Here you can find other instances of primates who were taught sign language.
So what happens now that Koko has passed? The Gorilla Foundation says it will honor her legacy by working with wildlife conservation in Africa, a great ape sanctuary in Maui, Hawaii, and a sign language app.
This article doesn’t even begin to describe the life of Koko, so do yorself a favor and watch a documentary about Koko. You will not be disapointed!
Koko.org has now crashed (a testament to her popularity), but here’s a copy of the press release the Gorilla Foundation released:
PRESS RELEASE for Immediate Release
The Gorilla Foundation is sad to announce the passing of our beloved Koko
Woodside, CA Koko — the gorilla known for her extraordinary mastery of sign language, and as the primary ambassador for her endangered species — passed away yesterday morning in her sleep at the age of 46.
Koko touched the lives of millions as an ambassador for all gorillas and an icon for interspecies communication and empathy. She was beloved and will be deeply missed.
Koko, a western lowland gorilla, was born Hanabi-ko (Japanese for “Fireworks Child”) on July 4, 1971 at the San Francisco Zoo. Dr. Francine “Penny” Patterson began working with Koko the next year, famously teaching her sign language. Dr. Patterson and Dr. Ronald Cohn moved Koko and the project to Stanford in 1974 and went on to establish The Gorilla Foundation. While at Stanford the project expanded to include a second western lowland gorilla, Michael. In 1979 Koko and The Gorilla Foundation moved to the Santa Cruz Mountains where Ndume joined them as a fellow ambassador for their species.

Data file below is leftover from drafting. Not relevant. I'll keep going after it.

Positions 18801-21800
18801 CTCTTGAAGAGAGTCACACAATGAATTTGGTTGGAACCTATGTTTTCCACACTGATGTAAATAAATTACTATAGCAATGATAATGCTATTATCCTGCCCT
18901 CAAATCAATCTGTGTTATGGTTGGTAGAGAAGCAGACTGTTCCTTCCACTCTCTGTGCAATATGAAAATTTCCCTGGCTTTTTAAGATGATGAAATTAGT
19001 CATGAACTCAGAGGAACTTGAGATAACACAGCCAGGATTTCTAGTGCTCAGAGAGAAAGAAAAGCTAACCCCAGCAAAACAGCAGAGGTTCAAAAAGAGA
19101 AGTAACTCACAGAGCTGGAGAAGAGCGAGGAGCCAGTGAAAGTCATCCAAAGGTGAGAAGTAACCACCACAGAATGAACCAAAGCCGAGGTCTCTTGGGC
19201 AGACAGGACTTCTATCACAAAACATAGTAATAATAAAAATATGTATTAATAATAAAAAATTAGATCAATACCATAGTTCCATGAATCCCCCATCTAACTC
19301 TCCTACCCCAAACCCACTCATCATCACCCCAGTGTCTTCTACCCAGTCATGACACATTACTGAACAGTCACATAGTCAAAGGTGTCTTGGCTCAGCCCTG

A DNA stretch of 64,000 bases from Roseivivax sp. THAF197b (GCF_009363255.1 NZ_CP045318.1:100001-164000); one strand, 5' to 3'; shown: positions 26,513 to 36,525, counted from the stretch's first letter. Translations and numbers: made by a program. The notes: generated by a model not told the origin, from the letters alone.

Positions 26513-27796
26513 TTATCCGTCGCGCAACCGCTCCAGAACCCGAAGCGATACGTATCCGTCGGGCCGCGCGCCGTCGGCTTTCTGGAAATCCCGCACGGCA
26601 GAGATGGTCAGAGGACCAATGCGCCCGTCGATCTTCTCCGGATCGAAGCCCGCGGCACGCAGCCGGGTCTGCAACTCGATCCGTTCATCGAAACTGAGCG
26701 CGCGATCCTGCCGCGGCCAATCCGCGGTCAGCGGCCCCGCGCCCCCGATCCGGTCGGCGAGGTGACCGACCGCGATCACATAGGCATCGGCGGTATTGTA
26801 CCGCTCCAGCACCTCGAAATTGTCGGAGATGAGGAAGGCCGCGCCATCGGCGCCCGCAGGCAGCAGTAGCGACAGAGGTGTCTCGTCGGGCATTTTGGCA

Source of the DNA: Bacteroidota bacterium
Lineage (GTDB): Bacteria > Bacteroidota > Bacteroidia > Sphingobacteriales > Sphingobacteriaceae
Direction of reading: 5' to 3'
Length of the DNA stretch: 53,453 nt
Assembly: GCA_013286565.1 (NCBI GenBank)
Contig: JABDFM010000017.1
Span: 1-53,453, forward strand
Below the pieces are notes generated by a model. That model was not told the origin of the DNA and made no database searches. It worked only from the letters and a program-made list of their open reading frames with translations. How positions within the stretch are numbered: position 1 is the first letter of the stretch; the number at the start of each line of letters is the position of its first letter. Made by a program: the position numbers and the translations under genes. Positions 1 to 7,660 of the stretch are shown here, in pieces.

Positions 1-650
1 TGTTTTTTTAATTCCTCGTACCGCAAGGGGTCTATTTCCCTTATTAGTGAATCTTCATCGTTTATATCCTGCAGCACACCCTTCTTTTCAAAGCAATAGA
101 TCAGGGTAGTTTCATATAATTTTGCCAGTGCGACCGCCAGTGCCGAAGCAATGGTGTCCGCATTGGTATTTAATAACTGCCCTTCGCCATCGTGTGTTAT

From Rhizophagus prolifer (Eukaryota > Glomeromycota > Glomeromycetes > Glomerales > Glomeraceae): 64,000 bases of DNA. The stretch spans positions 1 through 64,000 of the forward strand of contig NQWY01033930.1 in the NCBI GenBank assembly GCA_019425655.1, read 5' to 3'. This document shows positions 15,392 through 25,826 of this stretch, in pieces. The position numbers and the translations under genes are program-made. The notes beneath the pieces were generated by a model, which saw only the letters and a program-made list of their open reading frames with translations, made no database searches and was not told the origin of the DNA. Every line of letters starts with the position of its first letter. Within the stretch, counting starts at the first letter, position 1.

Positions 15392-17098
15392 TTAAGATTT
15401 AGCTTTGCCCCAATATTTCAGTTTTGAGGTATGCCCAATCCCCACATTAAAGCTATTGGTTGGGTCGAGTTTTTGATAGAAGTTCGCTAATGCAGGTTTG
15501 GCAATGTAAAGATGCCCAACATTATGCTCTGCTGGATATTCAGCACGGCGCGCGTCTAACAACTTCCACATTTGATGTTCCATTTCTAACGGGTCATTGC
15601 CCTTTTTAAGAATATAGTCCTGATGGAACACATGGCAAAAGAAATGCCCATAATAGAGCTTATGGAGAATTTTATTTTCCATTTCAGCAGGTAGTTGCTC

Koko’s capacity for language and empathy has opened the minds and hearts of millions. She has been featured in multiple documentaries and appeared on the cover of National Geographic twice. The first cover, in October of 1978, featured a photograph Koko had taken of herself in a mirror. The second issue, in January of 1985, included the story of Koko and her kitten, All Ball. Following the article, the book Koko’s Kitten was published and continues to be used in elementary schools worldwide. Her impact has been profound and what she has taught us about the emotional capacity of gorillas and their cognitive abilities will continue to shape the world.
The foundation will continue to honor Koko’s legacy and advance our mission with ongoing projects including conservation efforts in Africa, the great ape sanctuary on Maui, and a sign language application featuring Koko for the benefit of both gorillas and children.
For press inquiries or to make a tax-deductible donation to the Koko Fund, please contact Joy Chesbrough, The Gorilla Foundation’s Chief Development Officer, at: 1-800-ME-GO-APE ext 14.
For general inquiries and condolences, please email firstname.lastname@example.org